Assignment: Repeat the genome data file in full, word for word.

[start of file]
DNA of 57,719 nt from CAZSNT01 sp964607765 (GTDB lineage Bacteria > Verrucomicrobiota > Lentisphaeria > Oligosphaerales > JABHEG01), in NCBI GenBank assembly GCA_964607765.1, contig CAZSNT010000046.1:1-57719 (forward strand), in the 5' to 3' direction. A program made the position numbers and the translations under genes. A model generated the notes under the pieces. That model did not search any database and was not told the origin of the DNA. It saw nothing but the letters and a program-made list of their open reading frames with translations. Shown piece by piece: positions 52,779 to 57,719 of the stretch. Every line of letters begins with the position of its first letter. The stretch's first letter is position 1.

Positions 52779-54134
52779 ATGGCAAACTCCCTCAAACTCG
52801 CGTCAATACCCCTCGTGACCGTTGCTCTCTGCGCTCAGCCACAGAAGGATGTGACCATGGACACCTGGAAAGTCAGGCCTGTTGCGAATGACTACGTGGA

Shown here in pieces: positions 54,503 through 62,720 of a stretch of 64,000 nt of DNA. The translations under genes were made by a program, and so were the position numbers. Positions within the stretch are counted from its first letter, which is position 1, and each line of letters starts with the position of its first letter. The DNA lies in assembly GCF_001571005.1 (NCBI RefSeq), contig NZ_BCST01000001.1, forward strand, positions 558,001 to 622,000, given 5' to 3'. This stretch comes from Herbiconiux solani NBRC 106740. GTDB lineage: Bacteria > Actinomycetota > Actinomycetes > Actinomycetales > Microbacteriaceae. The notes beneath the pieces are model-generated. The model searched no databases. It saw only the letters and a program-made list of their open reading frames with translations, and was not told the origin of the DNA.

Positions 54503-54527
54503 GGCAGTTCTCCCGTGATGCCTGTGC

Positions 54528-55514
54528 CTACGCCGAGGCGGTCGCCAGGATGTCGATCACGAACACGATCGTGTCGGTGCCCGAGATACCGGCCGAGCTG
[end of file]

DNA of 57,719 nt from CAZSNT01 sp964607765 (GTDB lineage Bacteria > Verrucomicrobiota > Lentisphaeria > Oligosphaerales > JABHEG01), in NCBI GenBank assembly GCA_964607765.1, contig CAZSNT010000046.1:1-57719 (forward strand), in the 5' to 3' direction. A program made the position numbers and the translations under genes. A model generated the notes under the pieces. That model did not search any database and was not told the origin of the DNA. It saw nothing but the letters and a program-made list of their open reading frames with translations. Shown piece by piece: positions 52,779 to 57,719 of the stretch. Every line of letters begins with the position of its first letter. The stretch's first letter is position 1.

Positions 52779-54134
52779 ATGGCAAACTCCCTCAAACTCG
52801 CGTCAATACCCCTCGTGACCGTTGCTCTCTGCGCTCAGCCACAGAAGGATGTGACCATGGACACCTGGAAAGTCAGGCCTGTTGCGAATGACTACGTGGA

Shown here in pieces: positions 54,503 through 62,720 of a stretch of 64,000 nt of DNA. The translations under genes were made by a program, and so were the position numbers. Positions within the stretch are counted from its first letter, which is position 1, and each line of letters starts with the position of its first letter. The DNA lies in assembly GCF_001571005.1 (NCBI RefSeq), contig NZ_BCST01000001.1, forward strand, positions 558,001 to 622,000, given 5' to 3'. This stretch comes from Herbiconiux solani NBRC 106740. GTDB lineage: Bacteria > Actinomycetota > Actinomycetes > Actinomycetales > Microbacteriaceae. The notes beneath the pieces are model-generated. The model searched no databases. It saw only the letters and a program-made list of their open reading frames with translations, and was not told the origin of the DNA.

Positions 54503-54527
54503 GGCAGTTCTCCCGTGATGCCTGTGC

Positions 54528-55514
54528 CTACGCCGAGGCGGTCGCCAGGATGTCGATCACGAACACGATCGTGTCGGTGCCCGAGATACCGGCCGAGCTG